• B 7 Anna Aksenova
    Challenges of Information Extraction from Clinical Texts
    [Abstract] The poster is going to present challenges faced by Named Entity Recognition in the clinical domain that we encounter during working on EU projects (EXAMODE, RES-Q+). As one of the largest problems in medical NLP is data, we are going to mention language resources that were used in previous projects to tackle lack of annotated and open access data. In addition, we will mention the issue of multilinguality as all of the data is provided by hospitals in domestic languages. In the end we will talk about the challenges of extreme number of entity and relation tags. As it is a work in progress, any feedback will be highly appreciated.
  • B 8 Léa-Marie Lam-Yee-Mui
    Multilingual features for speech recognition for low-resource languages
    [Abstract] To alleviate the lack of transcribed data for speech recognition for low-resource languages, cross-lingual transfer learning from multilingual models trained on thousands of hours of other languages allows the acoustic model to be initialized with non-random weights. With End-to-End models, slightly similar approaches stack linear layers on top of a multilingual self-supervised pre-trained model. The obtained model is then trained with a standard supervised loss. In this work, we study whether we can instead use the multilingual models as features extractors for ASR for low-resource languages. We experiment with features extracted from models trained in a supervised manner or in an unsupervised manner and compare the performances to transfer learning methods.
  • B 9 Xu Yizhou
    Prompt Engineering-Based Text Anomaly Detection
    [Abstract] Text anomaly detection is an important text mining task. Many outlier identification methods have been applied in this field. However, these approaches have hardly benefited from recent Natural Language Processing (NLP) advances. The advent of pre-trained language models like BERT and GPT-2 has given rise to a new machine learning paradigm called prompt engineering, which has shown good performance on many NLP tasks. This article presents an exploratory work aimed at examining the possibility of detecting text anomaly using prompt engineering. In our experiments, we have examined the performance of different prompt templates. The results showed that prompt engineering is a promising method for text anomaly detection.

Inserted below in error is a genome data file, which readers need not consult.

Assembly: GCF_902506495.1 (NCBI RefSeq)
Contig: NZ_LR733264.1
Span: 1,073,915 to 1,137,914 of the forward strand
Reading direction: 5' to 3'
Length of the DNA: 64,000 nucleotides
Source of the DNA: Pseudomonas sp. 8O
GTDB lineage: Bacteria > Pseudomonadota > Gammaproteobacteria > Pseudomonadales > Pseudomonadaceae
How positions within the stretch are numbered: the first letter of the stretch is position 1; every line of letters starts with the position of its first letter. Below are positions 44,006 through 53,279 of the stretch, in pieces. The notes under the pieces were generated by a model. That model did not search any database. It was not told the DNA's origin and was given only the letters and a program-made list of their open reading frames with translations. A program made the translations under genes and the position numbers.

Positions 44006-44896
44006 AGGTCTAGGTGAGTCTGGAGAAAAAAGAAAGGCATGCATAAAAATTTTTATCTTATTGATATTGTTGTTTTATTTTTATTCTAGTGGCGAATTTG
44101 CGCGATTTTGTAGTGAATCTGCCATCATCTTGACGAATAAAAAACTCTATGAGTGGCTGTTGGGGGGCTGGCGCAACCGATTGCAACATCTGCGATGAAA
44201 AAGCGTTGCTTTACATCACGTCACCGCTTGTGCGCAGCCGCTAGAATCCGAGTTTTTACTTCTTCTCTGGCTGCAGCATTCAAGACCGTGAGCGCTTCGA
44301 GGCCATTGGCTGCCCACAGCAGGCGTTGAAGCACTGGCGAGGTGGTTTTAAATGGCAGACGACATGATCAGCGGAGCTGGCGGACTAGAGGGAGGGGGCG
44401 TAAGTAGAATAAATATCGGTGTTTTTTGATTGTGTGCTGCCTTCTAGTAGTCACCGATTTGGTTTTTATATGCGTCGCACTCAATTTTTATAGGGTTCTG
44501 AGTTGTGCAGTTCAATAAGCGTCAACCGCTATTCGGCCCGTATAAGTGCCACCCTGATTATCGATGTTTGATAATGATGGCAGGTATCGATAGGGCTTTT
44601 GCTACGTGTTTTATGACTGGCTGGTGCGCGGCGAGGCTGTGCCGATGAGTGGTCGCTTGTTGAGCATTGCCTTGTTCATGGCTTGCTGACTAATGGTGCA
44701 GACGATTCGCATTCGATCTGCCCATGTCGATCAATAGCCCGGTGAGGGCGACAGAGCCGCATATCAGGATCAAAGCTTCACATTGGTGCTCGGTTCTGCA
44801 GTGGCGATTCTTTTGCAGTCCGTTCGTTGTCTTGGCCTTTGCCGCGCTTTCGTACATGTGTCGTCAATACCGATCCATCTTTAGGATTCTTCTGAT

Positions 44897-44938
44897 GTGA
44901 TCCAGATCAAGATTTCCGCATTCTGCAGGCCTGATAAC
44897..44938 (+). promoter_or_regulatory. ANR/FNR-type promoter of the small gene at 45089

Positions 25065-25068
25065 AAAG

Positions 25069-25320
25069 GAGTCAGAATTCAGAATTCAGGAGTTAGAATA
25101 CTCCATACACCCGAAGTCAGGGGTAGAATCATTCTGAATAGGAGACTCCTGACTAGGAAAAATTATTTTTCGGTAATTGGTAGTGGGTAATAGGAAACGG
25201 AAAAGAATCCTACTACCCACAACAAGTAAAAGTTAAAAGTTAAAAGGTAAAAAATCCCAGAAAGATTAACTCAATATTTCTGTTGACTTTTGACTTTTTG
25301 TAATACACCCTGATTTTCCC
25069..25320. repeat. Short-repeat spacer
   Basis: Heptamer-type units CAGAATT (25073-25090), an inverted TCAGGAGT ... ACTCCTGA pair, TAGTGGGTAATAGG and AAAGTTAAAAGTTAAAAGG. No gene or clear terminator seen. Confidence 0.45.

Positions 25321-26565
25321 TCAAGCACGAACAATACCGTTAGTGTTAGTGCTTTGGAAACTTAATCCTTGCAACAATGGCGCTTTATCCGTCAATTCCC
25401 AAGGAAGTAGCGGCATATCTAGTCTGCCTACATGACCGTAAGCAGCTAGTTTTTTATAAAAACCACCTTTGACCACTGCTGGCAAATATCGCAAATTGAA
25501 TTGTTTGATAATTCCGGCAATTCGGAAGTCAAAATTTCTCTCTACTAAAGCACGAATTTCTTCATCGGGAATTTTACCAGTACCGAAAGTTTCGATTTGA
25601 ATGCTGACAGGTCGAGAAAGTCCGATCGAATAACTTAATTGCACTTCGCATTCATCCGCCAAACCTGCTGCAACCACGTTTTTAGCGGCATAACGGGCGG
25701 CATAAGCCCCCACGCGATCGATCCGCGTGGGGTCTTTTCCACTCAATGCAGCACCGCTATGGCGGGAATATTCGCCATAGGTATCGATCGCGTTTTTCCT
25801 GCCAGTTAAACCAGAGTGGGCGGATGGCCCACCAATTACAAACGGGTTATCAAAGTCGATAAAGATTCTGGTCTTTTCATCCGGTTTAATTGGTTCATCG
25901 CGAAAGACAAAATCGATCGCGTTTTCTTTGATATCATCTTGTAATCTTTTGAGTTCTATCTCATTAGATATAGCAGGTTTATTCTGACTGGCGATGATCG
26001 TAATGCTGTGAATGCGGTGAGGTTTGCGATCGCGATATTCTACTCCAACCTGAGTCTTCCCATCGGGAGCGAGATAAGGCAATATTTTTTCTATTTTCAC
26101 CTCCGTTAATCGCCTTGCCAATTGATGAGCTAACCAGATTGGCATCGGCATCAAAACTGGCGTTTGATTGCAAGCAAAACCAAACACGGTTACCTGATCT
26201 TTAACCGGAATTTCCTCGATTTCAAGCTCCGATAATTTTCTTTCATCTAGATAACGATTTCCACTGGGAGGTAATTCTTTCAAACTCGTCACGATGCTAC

• B 10 Riccardo Pozzi
    Evaluation of Incremental Entity Extraction with Background Knowledge and Entity Linking
    [Abstract] Named entity extraction is a crucial task to support the population of Knowledge Bases (KBs) from documents written in natural language. However, in many application domains, these documents must be collected and processed incrementally to update the KB as more data are ingested. In some cases, quality concerns may even require human validation mechanisms along the process. While very recent work in the NLP community has discussed the importance of evaluating and benchmarking continuous entity extraction, it has proposed methods and datasets that avoid Named Entity Linking (NEL) as a component of the extraction process. In this paper, we advocate for batch-based incremental entity extraction methods that can exploit NEL with a background KB, detect mentions of entities that are not present in the KB yet (NIL mentions), and update the KB with the novel entities. Based on this assumption, we present a methodology to evaluate NEL-based incremental entity extraction, which can be applied to a “static” dataset for evaluating NEL into a dataset for evaluating incremental entity extraction. We apply this methodology to an existing benchmark for evaluating NEL algorithms, and evaluate an incremental extraction pipeline that orchestrates different strong state-of-the-art and baseline algorithms for the tasks involved in the extraction process, namely, NEL, NIL prediction, and NIL clustering. In presenting our experiments, we demonstrate the increased difficulty of the information extraction task in incremental settings and discuss the strengths of the available solutions as well as open challenges